Four Arthurian Romances: Erec et Enide -- Cliges -- Yvain or, The Knight with the Lion -- Lancelot or, The Knight of the Cartby Chretien de Troyes
Chretien de Troyes was a French poet and trouvere who flourished in the late 12th century. Little is known of his life, but he seems to have been from Troyes, or at least intimately connected with it, and between 1160 and 1172 he served at the court of his patroness Marie of France, Countess of Champagne, daughter of Eleanor of Aquitaine, perhaps as/b>… See more details below
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Chretien de Troyes was a French poet and trouvere who flourished in the late 12th century. Little is known of his life, but he seems to have been from Troyes, or at least intimately connected with it, and between 1160 and 1172 he served at the court of his patroness Marie of France, Countess of Champagne, daughter of Eleanor of Aquitaine, perhaps as herald-at-arms (as Gaston Paris speculated). His work on Arthurian subjects represents some of the best regarded of medieval literature. Chretien de Troyes is generally considered as the first identified major French Language novelist.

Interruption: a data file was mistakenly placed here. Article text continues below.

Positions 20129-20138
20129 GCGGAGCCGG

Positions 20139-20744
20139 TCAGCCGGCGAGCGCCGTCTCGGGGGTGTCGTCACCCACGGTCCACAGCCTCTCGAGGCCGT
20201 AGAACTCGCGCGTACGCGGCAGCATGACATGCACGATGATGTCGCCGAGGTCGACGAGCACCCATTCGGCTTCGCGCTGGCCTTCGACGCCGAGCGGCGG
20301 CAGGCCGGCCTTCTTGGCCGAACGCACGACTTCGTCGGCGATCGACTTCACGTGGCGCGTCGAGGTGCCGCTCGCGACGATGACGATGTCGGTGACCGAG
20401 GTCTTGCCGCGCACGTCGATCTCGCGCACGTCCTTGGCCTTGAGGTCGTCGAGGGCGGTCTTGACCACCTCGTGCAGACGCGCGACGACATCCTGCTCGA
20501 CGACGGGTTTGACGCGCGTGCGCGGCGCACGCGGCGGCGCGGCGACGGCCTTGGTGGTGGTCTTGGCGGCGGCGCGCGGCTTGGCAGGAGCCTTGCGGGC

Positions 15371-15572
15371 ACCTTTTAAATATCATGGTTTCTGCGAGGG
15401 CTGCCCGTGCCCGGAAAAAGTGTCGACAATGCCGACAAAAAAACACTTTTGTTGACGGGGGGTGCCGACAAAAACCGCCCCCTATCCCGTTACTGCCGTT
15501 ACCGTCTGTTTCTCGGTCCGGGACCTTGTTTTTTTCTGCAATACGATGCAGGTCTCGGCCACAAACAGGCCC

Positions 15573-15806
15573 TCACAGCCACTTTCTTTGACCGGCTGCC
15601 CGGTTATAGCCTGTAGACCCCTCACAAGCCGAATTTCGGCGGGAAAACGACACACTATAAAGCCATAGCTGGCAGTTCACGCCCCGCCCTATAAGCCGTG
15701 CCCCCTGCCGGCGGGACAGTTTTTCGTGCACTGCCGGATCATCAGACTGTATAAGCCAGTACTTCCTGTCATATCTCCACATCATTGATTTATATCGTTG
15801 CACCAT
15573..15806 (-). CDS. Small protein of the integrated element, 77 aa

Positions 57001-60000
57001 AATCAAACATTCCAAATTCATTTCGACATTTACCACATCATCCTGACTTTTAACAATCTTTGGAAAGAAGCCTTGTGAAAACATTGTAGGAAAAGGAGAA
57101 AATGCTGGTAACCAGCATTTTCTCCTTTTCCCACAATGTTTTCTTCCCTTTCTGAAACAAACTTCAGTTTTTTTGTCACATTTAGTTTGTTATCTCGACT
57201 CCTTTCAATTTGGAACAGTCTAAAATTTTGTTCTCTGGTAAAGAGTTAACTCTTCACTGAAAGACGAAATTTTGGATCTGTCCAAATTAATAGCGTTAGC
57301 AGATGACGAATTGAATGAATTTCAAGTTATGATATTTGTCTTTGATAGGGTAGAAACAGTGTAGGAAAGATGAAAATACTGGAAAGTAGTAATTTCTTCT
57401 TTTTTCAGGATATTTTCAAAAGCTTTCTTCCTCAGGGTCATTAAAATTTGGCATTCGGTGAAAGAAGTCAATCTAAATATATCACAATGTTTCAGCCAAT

Chretien's works include five major poems in rhyming eight-syllable couplets. Four of these are complete; Erec and Enide (c. 1170); Clig�s (c. 1176), and Yvain, the Knight of the Lion and Lancelot, the Knight of the Cart, both written simultaneously between 1177 and 1181. Chretien's final romance was Perceval, the Story of the Grail, written between 1181 and 1190, but left unfinished. It was composed for Philip, Count of Flanders, to whom Chr�tien was attached in his last years. He finished only 9,000 lines of the work, but four successors of varying talents added 54,000 additional lines in what are known as the Four Continuations. Similarly, the last thousand lines of Lancelot were written by Godefroi de Leigni, apparently by arrangement with Chretien. In the case of Perceval, one continuer says the poet's death prevented him from completing the work, in the case of Lancelot, no reason is given. This has not stopped speculation that Chretien, medieval literature's greatest treater of matrimonial love, did not approve of Lancelot's adulterous subject.
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